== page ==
In Imagine. . .The Great Flood, you are taken from modern day Texas to the times of Noah's Ark in order to experience what the monumental Biblical event of the Great Flood might have been like. You also are reminded that, although life may change and seem uncertain at times, God is always with you.
The book, a 110-page softcover with 15 chapters, is a quick and engaging read. My children and I read it together in our bedtime story rotation and, more than once, they asked me to keep reading since chapters often ended with enticing cliff hangers.
Since chapters were short, I did not mind honoring the children's requests, so it took us only about a week in our bedtime story rotation to finish Imagine. . .The Great Flood, and I would think it would take a proficient middle grade reader only about and hour or two to read the entire story independently.
My seven-year-old summarized this piece of fun Christian fiction for kids:
In Imagine, Corey was moving from Texas to Florida and was not happy about it. Before he moved, he was in a forest and fell and hit his head. Then, he started to imagine things.
Corey imagined that he was taken back before the Great Flood. He met Noah's sons and Noah. He talked to them and helped them. They tried to get all of the animals onto the ark. Some giants tried to stop them, but lions helped.
Once, the evil people threw Corey in a pit. That was when the rain started to come. It seemed hopeless, but Corey thought and prayed.
In the end, Corey came back to modern times. He moved and met a friend named Noah. Something scary happened, but you have to read to find out what.
I liked this book. The giants made it interesting. One thing I did not like was that, at the end, there was a treasure hunt, but it didn't say who won or anything.
People who like to read or be read to might like this book, especially people who like Bible stories. It gave me new ideas about Noah's Ark.
My ten-year-old daughter went into more details about conflicts withing the story:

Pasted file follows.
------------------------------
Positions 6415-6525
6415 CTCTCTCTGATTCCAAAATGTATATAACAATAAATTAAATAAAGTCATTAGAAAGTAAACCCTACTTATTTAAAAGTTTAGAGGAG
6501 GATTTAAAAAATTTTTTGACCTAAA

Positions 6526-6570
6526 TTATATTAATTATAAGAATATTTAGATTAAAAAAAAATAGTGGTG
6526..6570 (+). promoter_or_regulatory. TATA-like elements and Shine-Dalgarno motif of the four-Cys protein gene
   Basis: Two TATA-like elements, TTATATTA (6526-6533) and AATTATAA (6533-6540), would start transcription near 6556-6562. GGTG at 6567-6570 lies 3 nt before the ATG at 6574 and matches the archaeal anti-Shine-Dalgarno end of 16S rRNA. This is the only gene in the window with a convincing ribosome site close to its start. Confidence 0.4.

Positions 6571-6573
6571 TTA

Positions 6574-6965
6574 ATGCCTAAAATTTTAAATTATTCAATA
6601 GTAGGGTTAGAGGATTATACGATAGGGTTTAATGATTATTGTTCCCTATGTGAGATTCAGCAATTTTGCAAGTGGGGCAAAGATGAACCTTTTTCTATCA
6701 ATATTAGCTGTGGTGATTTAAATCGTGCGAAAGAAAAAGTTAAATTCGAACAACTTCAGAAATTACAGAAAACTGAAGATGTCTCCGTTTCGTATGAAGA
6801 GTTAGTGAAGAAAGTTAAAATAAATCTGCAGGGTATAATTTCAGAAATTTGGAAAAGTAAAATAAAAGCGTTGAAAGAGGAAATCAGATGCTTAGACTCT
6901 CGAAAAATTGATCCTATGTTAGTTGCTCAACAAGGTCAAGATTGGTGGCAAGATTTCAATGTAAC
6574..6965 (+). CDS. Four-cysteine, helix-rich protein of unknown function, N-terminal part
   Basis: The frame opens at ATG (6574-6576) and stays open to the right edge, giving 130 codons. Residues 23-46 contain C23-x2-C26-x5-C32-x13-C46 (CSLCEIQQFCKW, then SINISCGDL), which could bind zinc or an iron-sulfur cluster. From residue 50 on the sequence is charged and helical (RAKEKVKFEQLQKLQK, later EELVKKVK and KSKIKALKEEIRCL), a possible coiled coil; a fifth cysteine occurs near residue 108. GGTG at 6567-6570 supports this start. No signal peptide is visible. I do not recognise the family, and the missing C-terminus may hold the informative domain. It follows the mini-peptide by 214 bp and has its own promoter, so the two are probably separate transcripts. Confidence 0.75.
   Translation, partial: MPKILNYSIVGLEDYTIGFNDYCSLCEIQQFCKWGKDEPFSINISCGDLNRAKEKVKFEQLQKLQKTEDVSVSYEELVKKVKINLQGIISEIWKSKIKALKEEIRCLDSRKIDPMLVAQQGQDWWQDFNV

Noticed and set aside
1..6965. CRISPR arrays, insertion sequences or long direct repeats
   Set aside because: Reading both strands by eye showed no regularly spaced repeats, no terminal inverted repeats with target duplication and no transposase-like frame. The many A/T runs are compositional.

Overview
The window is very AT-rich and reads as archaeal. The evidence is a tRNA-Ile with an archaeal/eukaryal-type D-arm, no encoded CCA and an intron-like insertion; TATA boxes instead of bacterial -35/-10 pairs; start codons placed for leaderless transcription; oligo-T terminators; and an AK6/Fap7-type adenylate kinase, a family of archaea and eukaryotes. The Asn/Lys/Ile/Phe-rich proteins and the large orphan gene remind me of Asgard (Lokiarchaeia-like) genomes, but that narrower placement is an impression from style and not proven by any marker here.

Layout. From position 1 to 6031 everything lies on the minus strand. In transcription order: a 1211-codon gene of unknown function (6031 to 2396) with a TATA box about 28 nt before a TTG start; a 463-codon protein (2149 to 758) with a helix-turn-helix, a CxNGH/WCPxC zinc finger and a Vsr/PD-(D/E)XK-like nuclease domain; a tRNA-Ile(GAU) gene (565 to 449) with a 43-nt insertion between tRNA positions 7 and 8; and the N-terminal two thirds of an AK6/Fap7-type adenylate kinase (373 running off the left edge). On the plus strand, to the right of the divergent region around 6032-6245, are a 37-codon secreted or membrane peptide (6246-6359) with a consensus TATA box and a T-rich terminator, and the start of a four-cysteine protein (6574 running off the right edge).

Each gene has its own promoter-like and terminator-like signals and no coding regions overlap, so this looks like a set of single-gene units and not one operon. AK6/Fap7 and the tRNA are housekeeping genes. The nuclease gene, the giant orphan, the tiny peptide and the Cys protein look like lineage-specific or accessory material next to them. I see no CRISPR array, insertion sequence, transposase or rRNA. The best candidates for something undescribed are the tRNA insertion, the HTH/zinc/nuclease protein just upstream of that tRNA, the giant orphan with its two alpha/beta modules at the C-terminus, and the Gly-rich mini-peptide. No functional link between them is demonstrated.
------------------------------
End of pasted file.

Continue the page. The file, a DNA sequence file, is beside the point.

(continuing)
Imagine has a couple struggles in it:
The first one is that Corey does not want to move to Florida. Then, he hits his head on a log, goes into an imaginary world, and comes back having learned that everything is not as hard or as bad as it seems. We need to trust and obey God.
Another struggle in the story is between Corey and Elizar, an evil wizard who tries to utterly destroy Corey in the time of Noah's Ark. At one point, he stuck him in a pit. The flood came. Corey was hanging onto a log... He was not destroyed.
Imagine was a good story. It was exciting. I could really see the action. It's a book about a boy who travels in time to Noah's time, because he had a concussion. He faced evil people and, then, came back to the modern world. He moved and used his lessons from Noah's time to help his new friend Noah. Christians who like read alouds would like this. You could read it yourself, too.
As you can see from my daughter's narration, Imagine. . .The Great Flood does put the "fiction" into Biblical fiction by adding imaginative details and characters to the typical Bible version of the Great Flood. A wizard, a horde of evil giants, and a seemingly magical staff become a part of the story. These additions are done tastefully and, honestly, add to the drama and excitement of the story helping the message of it come alive without making the story too fanciful.
My eleven-year-old especially liked the drama within the story and said:
We read Imagine together, but I could have easily read it by myself.
The book is meant for 8 year olds and up, but I think 10 and up would be good, because there are some intense scenes. In our home, my brother, who is seven, and my sister, who is ten, heard it, but my brother is kind of into intense things. Other kids might be more sensitive.
This book is good for Christians. It is an adventure story that takes you back in time to the time of the Great Flood. The story if fiction, so it adds a lot of things to the Bible story. These things help you imagine the times.I liked this book. It was fast-paced and filled with exciting parts and almost deadly encounters.
Don't let his warning scare you off, though. Truly, there was drama in the book, but nothing gory or too frightening, in my opinion, for the target audience of 8-12 year olds, unless, of course, your child is super sensitive to good vs. evil scenes where evil seems close to winning.
Imagine. . .The Great Flood truly was a fun read which kept us turning pages, imagining what it may have been like during Noah's time, and remembering that things change, but God doesn't, and we should always be thankful. I would definitely recommend the story to those looking for clean reading for kids and Biblical fiction!
Imagine. . .The Great Flood can currently be purchased for the sale price of just $4.49 and Imagine...The Ten Plagues is due out in March 2018.
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